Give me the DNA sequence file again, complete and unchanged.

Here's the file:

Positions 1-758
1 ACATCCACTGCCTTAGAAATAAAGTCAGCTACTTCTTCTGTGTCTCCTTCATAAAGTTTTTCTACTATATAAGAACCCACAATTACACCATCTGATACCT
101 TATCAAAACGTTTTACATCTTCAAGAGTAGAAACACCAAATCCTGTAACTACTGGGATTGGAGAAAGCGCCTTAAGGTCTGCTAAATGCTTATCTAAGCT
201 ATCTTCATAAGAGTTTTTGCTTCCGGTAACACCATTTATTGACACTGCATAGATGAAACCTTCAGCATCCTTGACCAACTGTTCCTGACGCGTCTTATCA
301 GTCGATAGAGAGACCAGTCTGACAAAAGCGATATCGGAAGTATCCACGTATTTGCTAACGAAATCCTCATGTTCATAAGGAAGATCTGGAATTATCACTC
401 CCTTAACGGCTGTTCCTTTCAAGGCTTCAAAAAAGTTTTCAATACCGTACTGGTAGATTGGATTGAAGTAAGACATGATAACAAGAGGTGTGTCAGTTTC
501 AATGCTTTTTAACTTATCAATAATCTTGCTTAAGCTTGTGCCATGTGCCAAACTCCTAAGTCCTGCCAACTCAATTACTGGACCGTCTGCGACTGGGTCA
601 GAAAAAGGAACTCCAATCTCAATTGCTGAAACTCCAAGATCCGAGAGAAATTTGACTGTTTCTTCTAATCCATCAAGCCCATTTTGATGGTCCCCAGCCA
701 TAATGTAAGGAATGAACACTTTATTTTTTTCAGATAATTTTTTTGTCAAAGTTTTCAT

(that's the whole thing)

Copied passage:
Positions 1-758
1 ACATCCACTGCCTTAGAAATAAAGTCAGCTACTTCTTCTGTGTCTCCTTCATAAAGTTTTTCTACTATATAAGAACCCACAATTACACCATCTGATACCT
101 TATCAAAACGTTTTACATCTTCAAGAGTAGAAACACCAAATCCTGTAACTACTGGGATTGGAGAAAGCGCCTTAAGGTCTGCTAAATGCTTATCTAAGCT
201 ATCTTCATAAGAGTTTTTGCTTCCGGTAACACCATTTATTGACACTGCATAGATGAAACCTTCAGCATCCTTGACCAACTGTTCCTGACGCGTCTTATCA
301 GTCGATAGAGAGACCAGTCTGACAAAAGCGATATCGGAAGTATCCACGTATTTGCTAACGAAATCCTCATGTTCATAAGGAAGATCTGGAATTATCACTC
401 CCTTAACGGCTGTTCCTTTCAAGGCTTCAAAAAAGTTTTCAATACCGTACTGGTAGATTGGATTGAAGTAAGACATGATAACAAGAGGTGTGTCAGTTTC
501 AATGCTTTTTAACTTATCAATAATCTTGCTTAAGCTTGTGCCATGTGCCAAACTCCTAAGTCCTGCCAACTCAATTACTGGACCGTCTGCGACTGGGTCA
601 GAAAAAGGAACTCCAATCTCAATTGCTGAAACTCCAAGATCCGAGAGAAATTTGACTGTTTCTTCTAATCCATCAAGCCCATTTTGATGGTCCCCAGCCA
701 TAATGTAAGGAATGAACACTTTATTTTTTTCAGATAATTTTTTTGTCAAAGTTTTCAT